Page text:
# When do batteries drain more quickly?

Will a battery (for eg AA 1.5V) drain out faster when connected to 5 similar bulbs in parallel as compared to only 2 bulbs in parallel?

What I really want to know is that when we connect MORE bulbs parallel to a battery, does the battery have to do some extra work for managing more number of bulbs OR is it that the battery does the same work and that energy is simply distributed among the bulbs?

Related Other Physics Topics News on Phys.org
phinds
Gold Member
2019 Award
as you put more bulbs in parallel, the battery has to supply more current, thus drains faster

But isnt it true that current increases simply because resistance becomes less? Battery doesn't increase it's voltage, it's the resistance that decreases in parallel connection ?
I don't disagree with your answer (infact I thought that is whats true).
It's just another thought.

phinds
Gold Member
2019 Award
But isnt it true that current increases simply because resistance becomes less? Battery doesn't increase it's voltage, it's the resistance that decreases in parallel connection ?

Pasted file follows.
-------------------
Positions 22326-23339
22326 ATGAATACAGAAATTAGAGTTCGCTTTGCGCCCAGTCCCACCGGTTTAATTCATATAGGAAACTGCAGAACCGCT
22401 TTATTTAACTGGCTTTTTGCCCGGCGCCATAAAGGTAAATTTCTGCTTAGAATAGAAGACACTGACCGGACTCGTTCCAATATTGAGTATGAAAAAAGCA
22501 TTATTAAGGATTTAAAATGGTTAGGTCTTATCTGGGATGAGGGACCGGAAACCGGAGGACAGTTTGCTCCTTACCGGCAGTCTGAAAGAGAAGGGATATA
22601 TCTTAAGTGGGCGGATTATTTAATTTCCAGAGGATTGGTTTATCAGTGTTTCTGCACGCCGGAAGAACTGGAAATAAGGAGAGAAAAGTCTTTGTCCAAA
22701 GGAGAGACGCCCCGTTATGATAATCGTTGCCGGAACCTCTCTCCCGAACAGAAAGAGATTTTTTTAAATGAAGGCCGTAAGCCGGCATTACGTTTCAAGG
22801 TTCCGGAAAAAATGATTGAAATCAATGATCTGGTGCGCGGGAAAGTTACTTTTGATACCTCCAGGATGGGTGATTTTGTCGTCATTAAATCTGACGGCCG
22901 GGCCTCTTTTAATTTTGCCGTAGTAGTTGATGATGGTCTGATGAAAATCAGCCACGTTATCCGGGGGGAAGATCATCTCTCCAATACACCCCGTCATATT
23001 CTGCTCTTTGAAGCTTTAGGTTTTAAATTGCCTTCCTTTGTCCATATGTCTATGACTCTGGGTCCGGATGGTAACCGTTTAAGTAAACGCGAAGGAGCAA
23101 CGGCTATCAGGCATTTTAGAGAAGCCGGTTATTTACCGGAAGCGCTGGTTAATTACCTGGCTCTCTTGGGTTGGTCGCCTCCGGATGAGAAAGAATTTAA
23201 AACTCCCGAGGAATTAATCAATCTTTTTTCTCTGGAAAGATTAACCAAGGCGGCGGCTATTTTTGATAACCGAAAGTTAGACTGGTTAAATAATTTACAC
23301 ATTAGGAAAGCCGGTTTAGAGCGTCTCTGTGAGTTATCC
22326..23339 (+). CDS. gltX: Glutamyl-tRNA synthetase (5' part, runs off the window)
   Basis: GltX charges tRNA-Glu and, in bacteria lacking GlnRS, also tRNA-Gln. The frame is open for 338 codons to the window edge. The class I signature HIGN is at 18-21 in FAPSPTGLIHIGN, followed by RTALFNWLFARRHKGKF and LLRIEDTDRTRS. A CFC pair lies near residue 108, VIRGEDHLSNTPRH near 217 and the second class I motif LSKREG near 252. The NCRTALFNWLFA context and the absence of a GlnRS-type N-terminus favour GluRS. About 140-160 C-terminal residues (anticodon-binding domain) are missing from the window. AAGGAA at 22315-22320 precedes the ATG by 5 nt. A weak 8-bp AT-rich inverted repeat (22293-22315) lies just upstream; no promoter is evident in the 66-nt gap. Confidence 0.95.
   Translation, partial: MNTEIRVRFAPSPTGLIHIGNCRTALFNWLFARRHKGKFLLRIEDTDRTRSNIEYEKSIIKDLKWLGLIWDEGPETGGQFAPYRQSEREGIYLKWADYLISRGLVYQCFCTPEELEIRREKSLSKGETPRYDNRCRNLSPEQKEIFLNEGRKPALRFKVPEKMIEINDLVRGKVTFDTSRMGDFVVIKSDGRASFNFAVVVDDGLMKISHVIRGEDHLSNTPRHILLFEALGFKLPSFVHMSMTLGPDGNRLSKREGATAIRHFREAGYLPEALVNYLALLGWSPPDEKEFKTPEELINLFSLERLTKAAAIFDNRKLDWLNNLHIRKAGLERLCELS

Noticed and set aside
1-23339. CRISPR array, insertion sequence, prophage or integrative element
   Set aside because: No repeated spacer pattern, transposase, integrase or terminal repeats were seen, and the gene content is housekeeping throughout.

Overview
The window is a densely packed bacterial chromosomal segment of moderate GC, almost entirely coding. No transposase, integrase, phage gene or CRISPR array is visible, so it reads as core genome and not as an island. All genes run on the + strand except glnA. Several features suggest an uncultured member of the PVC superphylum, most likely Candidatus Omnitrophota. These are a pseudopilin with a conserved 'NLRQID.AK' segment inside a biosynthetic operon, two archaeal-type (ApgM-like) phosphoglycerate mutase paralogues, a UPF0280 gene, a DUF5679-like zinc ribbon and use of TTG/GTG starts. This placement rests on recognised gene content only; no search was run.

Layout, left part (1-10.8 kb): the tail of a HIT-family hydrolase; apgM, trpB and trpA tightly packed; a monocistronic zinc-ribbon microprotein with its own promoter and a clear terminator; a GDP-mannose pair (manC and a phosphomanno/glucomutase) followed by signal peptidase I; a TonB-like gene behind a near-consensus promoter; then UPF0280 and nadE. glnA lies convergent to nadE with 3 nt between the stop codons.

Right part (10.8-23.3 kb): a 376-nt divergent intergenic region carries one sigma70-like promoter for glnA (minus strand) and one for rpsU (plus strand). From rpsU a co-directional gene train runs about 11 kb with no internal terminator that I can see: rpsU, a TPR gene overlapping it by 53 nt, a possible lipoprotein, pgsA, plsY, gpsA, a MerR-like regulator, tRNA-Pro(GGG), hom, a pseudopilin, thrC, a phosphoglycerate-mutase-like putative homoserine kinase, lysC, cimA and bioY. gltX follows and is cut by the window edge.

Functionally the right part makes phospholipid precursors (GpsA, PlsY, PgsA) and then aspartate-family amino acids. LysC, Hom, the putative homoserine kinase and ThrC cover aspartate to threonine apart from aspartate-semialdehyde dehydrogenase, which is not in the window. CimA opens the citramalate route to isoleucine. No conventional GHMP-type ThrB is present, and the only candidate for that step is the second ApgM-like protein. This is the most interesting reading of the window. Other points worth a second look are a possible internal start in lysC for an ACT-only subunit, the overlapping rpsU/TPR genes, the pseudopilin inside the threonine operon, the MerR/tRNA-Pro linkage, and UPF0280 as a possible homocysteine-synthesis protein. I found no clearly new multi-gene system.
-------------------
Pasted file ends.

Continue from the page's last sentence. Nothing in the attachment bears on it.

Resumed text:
I don't disagree with your answer (infact I thought that is whats true).
It's just another thought.
Yes, that's correct. That's why the battery drains more quickly. Do you have some belief that it is the voltage that causes the battery to drain? If that were the case, it would drain just sitting there with no load.

Yep, that's what I thought. Can you elaborate more on this topic?

Last edited:
phinds
Gold Member
2019 Award
Yep, that's what I thought. Can you elaborate more on this topic?
just study Ohm's Law

So are these right?
"Adding more bulbs/resistors to a battery, makes the battery do extra work. Hence, becoming prone to drain faster."
"Voltage doesn't cause the battery to drain."
"And that's why electricity-gen companies charge us more if we keep adding more bulbs and appliances in our homes even though voltage is always 220V. (Country wise)"

You can consider that the battery voltage remains about constant while the power delivered and consumed is about P = IE.....that's one way to start. If the voltage E is about constant, then anything you do that increases the current I increases the power consumed and requires more power from the supply. This ignores the resistance of the source.

Some finer points are discussed here:
http://en.wikipedia.org/wiki/Maximum_power_transfer_theorem

In a practical situation you can help match load to resistance of a battery source depending on what you want to accomplish....see the above article: An AGM battery, for example, has a lot less internal resistance than a wet cell lead acid battery.